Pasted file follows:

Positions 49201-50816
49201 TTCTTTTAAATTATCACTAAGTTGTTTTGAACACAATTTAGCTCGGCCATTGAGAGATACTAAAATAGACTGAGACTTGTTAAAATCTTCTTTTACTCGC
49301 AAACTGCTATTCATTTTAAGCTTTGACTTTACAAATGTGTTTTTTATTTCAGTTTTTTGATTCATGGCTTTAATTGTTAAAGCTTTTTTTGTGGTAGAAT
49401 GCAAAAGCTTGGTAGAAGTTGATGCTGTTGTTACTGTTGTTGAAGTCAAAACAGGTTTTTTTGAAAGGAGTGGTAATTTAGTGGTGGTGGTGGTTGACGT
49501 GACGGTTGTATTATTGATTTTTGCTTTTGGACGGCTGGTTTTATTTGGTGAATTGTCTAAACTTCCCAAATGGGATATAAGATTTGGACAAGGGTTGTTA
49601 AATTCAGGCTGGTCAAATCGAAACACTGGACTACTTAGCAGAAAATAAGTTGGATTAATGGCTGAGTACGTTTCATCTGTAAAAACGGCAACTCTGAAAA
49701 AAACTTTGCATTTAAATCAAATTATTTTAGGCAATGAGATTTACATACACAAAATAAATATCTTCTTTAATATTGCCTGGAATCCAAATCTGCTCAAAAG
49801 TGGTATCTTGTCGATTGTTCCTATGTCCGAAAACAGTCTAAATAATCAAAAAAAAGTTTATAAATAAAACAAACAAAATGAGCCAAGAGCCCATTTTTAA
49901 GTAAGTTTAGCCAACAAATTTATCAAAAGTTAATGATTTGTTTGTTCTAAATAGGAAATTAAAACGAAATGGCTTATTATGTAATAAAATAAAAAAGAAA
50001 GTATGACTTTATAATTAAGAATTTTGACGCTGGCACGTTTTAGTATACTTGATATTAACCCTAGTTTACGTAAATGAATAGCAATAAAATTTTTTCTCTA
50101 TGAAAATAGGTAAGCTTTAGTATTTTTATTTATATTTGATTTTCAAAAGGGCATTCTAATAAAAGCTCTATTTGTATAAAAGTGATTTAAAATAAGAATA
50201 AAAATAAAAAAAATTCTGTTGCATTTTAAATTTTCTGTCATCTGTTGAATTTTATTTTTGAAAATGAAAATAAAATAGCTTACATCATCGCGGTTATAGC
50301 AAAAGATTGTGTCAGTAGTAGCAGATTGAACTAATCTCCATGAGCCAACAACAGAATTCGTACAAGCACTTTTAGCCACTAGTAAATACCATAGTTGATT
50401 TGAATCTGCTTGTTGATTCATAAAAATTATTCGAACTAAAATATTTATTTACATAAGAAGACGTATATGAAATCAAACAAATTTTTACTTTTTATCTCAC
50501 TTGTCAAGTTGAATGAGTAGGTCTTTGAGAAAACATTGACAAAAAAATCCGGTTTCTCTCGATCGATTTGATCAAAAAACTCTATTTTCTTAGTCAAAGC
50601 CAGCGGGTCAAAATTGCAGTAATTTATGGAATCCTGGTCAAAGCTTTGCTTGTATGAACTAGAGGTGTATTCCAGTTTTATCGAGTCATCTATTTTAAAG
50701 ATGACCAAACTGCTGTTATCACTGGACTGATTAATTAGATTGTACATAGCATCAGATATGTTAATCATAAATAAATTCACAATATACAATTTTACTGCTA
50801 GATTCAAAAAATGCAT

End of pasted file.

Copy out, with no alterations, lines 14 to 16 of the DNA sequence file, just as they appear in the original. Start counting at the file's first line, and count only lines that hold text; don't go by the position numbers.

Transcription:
50401 TGAATCTGCTTGTTGATTCATAAAAATTATTCGAACTAAAATATTTATTTACATAAGAAGACGTATATGAAATCAAACAAATTTTTACTTTTTATCTCAC
50501 TTGTCAAGTTGAATGAGTAGGTCTTTGAGAAAACATTGACAAAAAAATCCGGTTTCTCTCGATCGATTTGATCAAAAAACTCTATTTTCTTAGTCAAAGC
50601 CAGCGGGTCAAAATTGCAGTAATTTATGGAATCCTGGTCAAAGCTTTGCTTGTATGAACTAGAGGTGTATTCCAGTTTTATCGAGTCATCTATTTTAAAG